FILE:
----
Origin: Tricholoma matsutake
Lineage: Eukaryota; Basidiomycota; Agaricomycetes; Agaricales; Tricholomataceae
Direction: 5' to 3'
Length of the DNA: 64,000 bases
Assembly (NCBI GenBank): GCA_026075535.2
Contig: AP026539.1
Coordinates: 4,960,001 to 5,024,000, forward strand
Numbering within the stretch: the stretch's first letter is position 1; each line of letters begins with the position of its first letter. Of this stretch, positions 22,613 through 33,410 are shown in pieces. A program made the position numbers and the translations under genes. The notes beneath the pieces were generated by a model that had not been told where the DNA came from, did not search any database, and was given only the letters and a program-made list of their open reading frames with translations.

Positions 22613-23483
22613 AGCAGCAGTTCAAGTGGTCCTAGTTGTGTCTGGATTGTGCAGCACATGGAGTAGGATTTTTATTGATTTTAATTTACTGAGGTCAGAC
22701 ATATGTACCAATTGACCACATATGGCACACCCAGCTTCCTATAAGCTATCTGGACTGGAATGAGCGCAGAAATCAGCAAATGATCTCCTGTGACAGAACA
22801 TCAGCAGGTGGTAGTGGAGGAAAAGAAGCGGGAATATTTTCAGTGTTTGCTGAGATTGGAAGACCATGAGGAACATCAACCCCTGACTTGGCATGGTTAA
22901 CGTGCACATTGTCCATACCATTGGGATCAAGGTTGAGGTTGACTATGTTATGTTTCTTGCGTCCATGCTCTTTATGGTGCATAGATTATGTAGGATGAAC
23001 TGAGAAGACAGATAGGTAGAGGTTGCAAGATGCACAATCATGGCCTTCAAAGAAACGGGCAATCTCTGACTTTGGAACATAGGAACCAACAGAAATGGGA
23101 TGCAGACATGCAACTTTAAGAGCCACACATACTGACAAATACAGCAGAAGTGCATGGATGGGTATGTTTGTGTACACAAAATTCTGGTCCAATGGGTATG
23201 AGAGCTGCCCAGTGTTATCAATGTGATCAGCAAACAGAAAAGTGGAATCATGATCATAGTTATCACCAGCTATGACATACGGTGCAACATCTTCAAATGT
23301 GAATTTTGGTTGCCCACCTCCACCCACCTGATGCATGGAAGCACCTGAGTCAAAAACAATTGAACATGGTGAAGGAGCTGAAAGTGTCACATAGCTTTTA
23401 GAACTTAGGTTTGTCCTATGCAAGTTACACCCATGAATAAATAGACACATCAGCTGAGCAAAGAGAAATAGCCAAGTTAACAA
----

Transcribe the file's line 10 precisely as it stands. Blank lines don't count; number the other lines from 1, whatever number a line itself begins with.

22613 AGCAGCAGTTCAAGTGGTCCTAGTTGTGTCTGGATTGTGCAGCACATGGAGTAGGATTTTTATTGATTTTAATTTACTGAGGTCAGAC